Analyzing Hydraulic Fractures Using Time-Lapse Electric Potential Data


Jason Hu







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Hydraulic fracturing is the process of injecting fluids at high pressure to create conductive channels in low permeability reservoirs so that oil and gas can flow through. Hydraulic fracturing will continue to play a key role in the future of oil and gas production, and characterizing the fractures is an important task to improve the understanding and utilization of the process. As an approach to augment and improve on the existing methods, resistivity measurements can be used to characterize subsurface features. The lithology, pore fluid chemistry, and water content affect the spatial distribution of resistive and capacitive characteristics of the subsurface. Fractures created by hydraulic fracturing are saturated with water and show reduced resistivity, which provides the opportunity to extract fracture characteristics by monitoring the change in resistivity distribution in the subsurface as a function of time.

The purpose of this work was to investigate a fracture characterization approach by making use of electrical potential data. We focused mainly on using electric field simulation and inverse analysis to examine subsurface electric field behavior due to fracture creation. We considered a new borehole method designed specifically for hydraulic fracture characterization, which modifies a single-borehole survey method and utilizes a permanent resistivity array. This method can attain higher resolution by implementing electrodes in or near boreholes and monitoring the electric potential distribution near the horizontal fracture zone.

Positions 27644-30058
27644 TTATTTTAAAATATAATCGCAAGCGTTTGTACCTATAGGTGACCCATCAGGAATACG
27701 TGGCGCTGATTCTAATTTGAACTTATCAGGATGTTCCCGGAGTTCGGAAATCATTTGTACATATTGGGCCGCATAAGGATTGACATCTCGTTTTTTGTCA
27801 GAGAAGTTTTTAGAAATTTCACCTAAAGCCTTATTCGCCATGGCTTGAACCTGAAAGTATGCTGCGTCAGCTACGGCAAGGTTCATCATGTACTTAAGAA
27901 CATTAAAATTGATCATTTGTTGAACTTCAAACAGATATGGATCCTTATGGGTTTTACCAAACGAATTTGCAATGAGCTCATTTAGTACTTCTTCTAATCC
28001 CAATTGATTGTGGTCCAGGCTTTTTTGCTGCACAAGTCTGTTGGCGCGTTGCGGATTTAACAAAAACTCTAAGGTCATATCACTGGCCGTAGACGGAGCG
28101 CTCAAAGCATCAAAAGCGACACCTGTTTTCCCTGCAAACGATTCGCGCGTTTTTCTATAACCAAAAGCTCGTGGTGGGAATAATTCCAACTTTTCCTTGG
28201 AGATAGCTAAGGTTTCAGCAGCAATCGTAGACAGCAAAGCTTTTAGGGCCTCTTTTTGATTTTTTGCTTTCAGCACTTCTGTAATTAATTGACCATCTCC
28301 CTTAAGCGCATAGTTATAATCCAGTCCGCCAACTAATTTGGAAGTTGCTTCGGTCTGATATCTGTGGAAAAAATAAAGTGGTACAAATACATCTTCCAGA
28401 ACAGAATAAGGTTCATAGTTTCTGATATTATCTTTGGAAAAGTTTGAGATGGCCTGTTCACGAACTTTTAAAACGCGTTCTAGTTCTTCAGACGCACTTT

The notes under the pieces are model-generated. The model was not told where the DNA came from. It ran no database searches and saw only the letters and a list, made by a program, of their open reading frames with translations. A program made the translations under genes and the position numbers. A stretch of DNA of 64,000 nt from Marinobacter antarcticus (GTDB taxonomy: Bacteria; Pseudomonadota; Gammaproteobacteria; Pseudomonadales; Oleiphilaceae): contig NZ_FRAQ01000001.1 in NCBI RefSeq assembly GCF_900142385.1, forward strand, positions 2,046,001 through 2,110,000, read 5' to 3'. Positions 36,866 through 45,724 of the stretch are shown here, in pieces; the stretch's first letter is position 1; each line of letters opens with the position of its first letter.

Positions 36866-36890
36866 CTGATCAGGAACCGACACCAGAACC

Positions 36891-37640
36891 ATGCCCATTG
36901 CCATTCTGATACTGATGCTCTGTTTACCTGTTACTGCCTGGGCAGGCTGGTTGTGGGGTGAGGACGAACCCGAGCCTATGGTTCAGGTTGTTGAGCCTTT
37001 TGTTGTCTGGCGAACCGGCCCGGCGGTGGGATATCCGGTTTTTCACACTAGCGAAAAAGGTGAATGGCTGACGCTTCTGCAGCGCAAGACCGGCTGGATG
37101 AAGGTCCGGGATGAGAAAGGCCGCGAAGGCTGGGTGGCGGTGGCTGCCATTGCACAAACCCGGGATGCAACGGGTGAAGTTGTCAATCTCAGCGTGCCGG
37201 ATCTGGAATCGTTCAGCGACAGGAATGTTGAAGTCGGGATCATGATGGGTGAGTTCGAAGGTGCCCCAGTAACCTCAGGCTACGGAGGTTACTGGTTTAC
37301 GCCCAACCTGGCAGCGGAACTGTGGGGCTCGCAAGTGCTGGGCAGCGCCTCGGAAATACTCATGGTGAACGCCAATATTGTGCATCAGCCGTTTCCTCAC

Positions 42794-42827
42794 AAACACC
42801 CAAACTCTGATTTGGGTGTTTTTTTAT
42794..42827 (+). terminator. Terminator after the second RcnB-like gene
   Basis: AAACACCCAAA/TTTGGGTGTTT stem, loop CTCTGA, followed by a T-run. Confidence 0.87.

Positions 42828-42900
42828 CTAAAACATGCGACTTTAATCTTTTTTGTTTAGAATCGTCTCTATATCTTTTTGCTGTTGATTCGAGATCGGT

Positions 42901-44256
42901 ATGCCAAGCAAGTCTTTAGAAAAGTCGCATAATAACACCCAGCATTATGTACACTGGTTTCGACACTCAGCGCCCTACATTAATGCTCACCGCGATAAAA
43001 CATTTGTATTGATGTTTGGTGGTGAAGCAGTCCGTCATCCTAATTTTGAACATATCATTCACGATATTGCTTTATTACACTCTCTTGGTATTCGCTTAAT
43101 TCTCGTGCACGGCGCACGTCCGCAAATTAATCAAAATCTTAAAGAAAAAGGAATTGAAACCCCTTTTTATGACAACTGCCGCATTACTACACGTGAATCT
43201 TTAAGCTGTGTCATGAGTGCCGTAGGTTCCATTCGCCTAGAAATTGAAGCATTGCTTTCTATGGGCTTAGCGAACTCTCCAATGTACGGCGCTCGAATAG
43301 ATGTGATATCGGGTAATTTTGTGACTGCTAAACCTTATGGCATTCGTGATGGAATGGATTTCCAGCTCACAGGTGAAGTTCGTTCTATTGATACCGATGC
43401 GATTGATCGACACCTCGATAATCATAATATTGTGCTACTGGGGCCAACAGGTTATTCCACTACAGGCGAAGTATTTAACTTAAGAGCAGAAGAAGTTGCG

The electric potential distribution in steady-state flow through a porous medium is analogous to the electrical potential distribution in an electrically conductive medium. By solving the flow equation and the Poisson equation for electrical field numerically, we can determine the fluid distribution and electric potential distribution at every time interval. The time-lapse electrical data generated by the simulator was considered as measured data and subsequently used for analyzing fracture characteristics. Inverse analysis was used in this work to find fracture parameters such as fracture length, orientation, and more. By deploying our simulator as the forward model, we used an objective function to capture the difference between measured data and data generated by the forward guess. Then we used a gradient-free nonlinear optimization scheme to minimize the objection function in order to achieve the best guess of targeted parameters.

The preliminary results of this work show that time-lapse electrical data is capable of capturing flow dynamics during fracturing process and has the potential to further assist fracture characterization.

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